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What if they announced a Part 1 agreement in the U.S.-China trade war but nobody could figure out what if meant if anything?

Stocks would go nowhere. The Standard & Poor’s 500 gained all of 0.1% today and the Dow Jone Industrial Average matched that big move with its own 0.1% climb. The NASDAQ Composite moved ahead 0.20% and the Russell 2000 small cap index fell 0.46%. The iShares MSCI Emerging Markets ETF (EEM) lost 0.2%.

So why the lack of gains or losses on the news?

Today at a press conference During, Chinese officials said they were working to set a date to sign a Part 1 trade deal. According to Beijing, the deal would see the U.S. lift existing tariffs on Chinese goods in phases.

A half-hour later, President Donald Trump tweeted that the two countries had “agreed to a very large Phase One deal with China,” but, he continued, existing tariffs on Chinese exports would remain in place. “The Penalty Tariffs set for December 15 will not be charged because of the fact that we made the deal. We will begin negotiations on the Phase Two Deal immediately, rather than until after the 2020 Election. This is an amazing deal for all.”

With the passage of time today, exactly what might be in the agreement didn’t get any clearer. The office of the U.S. Trade Representative said that as part of the deal China had agreed to make “substantial additional purchases of U.S. goods and services in the coming years.” How much? When? Over how many years? With what consequences if China failed to live up to its commitment? Though the Chinese confirmed they had struck an agreement with the United States, they would not confirm the amount of agricultural purchases involved. Chinese officials also noted that the agreement was subject to translation and legal review, with arrangements to sign it yet to be worked out. A deal between the United States and China fell apart in May over, ostensibly, translation disagreements.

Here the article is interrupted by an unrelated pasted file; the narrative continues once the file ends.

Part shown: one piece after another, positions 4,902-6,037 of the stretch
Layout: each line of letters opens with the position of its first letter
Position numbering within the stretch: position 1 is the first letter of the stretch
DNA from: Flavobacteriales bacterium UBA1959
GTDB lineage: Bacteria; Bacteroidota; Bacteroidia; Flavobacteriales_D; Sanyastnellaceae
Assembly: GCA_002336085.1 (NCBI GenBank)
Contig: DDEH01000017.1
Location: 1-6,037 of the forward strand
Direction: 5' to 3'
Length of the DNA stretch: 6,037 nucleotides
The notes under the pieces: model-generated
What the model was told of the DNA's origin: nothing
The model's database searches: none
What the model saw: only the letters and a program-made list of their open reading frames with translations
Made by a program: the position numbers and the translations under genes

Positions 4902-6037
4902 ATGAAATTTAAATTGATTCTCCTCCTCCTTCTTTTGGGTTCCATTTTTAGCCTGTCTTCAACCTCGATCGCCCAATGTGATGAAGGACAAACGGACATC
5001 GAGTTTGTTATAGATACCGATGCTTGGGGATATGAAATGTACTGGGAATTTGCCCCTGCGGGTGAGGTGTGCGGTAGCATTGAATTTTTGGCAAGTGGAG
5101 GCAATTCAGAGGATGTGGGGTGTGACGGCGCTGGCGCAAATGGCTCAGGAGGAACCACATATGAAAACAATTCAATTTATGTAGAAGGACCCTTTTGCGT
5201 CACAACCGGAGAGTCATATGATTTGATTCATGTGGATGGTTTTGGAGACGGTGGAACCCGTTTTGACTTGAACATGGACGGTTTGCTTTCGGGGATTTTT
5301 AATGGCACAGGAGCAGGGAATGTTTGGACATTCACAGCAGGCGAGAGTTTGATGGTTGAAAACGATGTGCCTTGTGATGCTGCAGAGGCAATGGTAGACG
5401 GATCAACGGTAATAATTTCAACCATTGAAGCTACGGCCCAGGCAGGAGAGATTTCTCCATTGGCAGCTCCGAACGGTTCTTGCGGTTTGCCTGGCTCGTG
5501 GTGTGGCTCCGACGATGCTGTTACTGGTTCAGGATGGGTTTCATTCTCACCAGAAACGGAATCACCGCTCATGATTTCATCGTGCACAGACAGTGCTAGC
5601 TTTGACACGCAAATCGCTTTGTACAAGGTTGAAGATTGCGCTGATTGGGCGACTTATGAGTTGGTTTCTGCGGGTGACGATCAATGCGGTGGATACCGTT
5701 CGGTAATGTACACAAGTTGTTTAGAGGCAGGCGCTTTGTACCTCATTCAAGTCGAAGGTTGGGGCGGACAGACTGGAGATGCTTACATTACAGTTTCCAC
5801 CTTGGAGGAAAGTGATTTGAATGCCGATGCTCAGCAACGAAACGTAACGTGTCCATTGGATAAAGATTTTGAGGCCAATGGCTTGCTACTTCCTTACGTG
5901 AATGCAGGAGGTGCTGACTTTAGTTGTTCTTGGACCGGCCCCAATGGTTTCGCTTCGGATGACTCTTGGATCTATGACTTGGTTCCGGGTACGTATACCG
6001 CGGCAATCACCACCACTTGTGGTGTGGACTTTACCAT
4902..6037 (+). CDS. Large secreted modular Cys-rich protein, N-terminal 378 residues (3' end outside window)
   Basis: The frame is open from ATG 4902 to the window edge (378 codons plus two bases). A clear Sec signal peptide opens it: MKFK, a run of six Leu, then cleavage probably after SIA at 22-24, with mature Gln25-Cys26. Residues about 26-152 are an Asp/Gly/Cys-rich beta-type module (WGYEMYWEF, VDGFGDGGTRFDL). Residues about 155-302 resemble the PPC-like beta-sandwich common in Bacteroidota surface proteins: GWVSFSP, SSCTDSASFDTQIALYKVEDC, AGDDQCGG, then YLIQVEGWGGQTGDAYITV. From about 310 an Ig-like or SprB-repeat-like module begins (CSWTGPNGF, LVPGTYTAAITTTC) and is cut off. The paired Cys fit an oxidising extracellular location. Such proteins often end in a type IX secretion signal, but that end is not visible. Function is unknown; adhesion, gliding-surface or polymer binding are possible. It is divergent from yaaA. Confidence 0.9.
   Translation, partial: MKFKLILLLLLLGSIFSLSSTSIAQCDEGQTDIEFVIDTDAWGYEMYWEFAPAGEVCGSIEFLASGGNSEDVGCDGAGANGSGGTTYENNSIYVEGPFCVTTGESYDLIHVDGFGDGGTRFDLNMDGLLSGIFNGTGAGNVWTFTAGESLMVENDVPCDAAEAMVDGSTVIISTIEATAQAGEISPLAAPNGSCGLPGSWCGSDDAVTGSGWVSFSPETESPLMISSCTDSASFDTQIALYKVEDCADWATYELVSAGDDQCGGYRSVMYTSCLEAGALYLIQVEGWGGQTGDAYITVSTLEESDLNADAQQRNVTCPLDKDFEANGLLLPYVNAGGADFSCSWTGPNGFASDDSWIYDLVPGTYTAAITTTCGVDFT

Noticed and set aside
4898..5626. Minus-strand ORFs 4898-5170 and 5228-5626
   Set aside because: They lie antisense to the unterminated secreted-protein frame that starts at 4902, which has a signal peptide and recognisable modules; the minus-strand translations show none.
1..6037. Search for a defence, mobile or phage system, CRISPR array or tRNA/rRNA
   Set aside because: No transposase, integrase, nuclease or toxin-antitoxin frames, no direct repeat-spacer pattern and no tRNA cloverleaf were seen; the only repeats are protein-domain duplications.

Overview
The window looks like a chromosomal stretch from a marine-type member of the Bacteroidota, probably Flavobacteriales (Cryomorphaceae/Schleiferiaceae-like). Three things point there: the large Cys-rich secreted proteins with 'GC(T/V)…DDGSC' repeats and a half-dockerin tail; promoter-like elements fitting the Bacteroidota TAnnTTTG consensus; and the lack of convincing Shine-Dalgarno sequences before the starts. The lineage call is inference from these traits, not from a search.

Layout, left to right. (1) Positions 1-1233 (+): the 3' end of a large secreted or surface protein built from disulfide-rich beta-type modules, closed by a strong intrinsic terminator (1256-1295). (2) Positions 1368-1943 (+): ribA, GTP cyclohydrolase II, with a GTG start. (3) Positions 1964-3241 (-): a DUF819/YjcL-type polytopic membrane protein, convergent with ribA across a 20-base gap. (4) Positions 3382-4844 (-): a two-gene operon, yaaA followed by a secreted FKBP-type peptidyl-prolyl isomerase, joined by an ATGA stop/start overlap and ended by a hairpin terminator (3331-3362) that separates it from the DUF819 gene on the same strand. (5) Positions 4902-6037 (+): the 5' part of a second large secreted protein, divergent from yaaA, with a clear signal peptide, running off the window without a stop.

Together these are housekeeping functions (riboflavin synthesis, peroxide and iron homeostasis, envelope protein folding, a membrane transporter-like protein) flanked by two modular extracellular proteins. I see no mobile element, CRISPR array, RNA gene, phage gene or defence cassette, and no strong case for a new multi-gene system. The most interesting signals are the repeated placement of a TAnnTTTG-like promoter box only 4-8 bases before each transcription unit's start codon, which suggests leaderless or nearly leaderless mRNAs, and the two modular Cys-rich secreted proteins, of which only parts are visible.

At the conclusion of the Chinese press conference, the Office of the U.S. Trade Representative put out a statement detailing that both sides had “reached an historic and enforceable agreement on a Phase One trade deal that requires structural reforms and other changes to China’s economic and trade regime in the areas of intellectual property, technology transfer, agriculture, financial services, and currency and foreign exchange.” What reforms? With what sort of an enforcement mechanism?

As part of the deal, China“The United States will be maintaining 25% tariffs on approximately $250 billion of Chinese imports, along with 7.5% tariffs on approximately $120 billion of Chinese imports,” the office of the trade representative said.

According to an analysis by Capital Economics, the USTR’s Section 301 tariff updates would reduce the average tariff on Chinese imports to 15.5% from 17%. This, however, would still be “roughly double the average tariff rate at the beginning of 2019.”

And, of course, nothing has been signed yet.

Some Republican senators and the U.S. Chamber of Commerce, while welcoming the news, said that the deal as presented didn’t go far enough. “We urge the administration to keep its eyes on the prize,” said Myron Brilliant, head of international affairs, in a statement. “We call upon both governments to continue working diligently toward a final agreement within six months.”